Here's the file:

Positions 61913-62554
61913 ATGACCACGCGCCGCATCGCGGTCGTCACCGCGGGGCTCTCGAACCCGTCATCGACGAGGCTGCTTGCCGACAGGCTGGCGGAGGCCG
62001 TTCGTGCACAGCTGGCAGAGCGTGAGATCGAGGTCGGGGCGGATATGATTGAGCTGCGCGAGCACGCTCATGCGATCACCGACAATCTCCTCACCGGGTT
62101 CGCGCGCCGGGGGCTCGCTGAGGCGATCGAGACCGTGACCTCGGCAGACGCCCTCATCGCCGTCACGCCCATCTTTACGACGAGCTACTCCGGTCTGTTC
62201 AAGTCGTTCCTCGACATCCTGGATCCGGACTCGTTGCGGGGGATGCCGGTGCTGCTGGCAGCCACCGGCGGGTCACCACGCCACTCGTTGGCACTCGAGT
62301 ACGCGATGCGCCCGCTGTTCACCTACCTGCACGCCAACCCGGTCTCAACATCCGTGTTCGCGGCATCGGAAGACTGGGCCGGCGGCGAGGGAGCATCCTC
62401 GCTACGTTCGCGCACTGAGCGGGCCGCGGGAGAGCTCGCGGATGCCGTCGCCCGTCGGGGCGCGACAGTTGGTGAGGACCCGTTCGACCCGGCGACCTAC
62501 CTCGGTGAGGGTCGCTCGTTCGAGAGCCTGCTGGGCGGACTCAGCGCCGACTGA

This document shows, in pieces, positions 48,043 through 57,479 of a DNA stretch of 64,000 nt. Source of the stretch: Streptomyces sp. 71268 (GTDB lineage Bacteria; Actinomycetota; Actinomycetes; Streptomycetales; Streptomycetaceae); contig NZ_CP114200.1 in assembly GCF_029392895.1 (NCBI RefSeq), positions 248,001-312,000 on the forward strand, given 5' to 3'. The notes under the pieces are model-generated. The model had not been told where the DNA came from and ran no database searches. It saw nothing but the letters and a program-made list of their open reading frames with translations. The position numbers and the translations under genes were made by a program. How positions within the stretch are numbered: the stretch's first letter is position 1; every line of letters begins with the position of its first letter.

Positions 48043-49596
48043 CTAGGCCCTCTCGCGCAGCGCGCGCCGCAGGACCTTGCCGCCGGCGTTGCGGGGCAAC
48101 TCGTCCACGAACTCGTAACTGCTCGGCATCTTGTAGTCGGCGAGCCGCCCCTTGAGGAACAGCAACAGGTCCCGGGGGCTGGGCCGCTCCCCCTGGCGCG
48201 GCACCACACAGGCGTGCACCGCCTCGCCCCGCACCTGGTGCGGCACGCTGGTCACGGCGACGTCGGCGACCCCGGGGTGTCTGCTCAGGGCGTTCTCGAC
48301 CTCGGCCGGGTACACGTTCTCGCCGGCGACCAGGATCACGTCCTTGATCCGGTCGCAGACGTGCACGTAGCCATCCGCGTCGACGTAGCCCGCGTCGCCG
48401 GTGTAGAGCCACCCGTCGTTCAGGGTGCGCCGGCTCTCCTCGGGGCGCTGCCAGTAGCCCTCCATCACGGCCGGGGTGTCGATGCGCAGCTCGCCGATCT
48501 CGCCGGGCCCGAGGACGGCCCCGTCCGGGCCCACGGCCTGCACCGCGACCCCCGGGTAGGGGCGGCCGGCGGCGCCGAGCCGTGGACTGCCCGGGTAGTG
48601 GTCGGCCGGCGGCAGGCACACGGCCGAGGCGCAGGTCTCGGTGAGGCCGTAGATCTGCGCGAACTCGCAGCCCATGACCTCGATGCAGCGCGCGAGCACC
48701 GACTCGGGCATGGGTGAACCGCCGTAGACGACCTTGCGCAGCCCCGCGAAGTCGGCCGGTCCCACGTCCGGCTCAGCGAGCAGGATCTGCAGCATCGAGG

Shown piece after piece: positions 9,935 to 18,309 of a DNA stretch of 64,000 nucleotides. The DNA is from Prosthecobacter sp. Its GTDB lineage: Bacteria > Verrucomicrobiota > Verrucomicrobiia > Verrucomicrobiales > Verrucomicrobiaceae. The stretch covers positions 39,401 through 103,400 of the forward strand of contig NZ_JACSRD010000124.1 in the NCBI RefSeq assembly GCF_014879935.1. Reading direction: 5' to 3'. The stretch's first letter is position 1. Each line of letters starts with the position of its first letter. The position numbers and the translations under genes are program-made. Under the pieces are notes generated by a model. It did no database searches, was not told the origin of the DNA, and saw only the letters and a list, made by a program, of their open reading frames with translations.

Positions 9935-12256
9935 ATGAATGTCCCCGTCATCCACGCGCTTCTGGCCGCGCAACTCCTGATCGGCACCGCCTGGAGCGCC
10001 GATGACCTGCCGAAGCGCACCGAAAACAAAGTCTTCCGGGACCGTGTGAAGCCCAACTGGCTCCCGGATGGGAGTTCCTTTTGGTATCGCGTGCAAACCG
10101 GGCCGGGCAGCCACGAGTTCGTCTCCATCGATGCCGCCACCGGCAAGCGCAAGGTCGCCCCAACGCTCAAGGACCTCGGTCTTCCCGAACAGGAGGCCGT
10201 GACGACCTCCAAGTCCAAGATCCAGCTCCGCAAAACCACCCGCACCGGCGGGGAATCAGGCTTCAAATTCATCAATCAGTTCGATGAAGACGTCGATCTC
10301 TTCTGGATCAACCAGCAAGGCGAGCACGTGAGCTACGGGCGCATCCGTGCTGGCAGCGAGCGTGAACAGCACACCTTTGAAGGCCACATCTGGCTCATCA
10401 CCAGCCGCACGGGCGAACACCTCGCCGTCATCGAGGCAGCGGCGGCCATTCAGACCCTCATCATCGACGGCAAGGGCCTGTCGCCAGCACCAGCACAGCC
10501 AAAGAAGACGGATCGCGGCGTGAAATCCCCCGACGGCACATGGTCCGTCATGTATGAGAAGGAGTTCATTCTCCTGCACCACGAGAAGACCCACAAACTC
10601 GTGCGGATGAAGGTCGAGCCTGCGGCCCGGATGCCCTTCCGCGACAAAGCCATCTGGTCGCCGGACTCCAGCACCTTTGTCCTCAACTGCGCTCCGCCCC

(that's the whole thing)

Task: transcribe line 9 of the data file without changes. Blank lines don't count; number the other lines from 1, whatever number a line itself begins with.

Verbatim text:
This document shows, in pieces, positions 48,043 through 57,479 of a DNA stretch of 64,000 nt. Source of the stretch: Streptomyces sp. 71268 (GTDB lineage Bacteria; Actinomycetota; Actinomycetes; Streptomycetales; Streptomycetaceae); contig NZ_CP114200.1 in assembly GCF_029392895.1 (NCBI RefSeq), positions 248,001-312,000 on the forward strand, given 5' to 3'. The notes under the pieces are model-generated. The model had not been told where the DNA came from and ran no database searches. It saw nothing but the letters and a program-made list of their open reading frames with translations. The position numbers and the translations under genes were made by a program. How positions within the stretch are numbered: the stretch's first letter is position 1; every line of letters begins with the position of its first letter.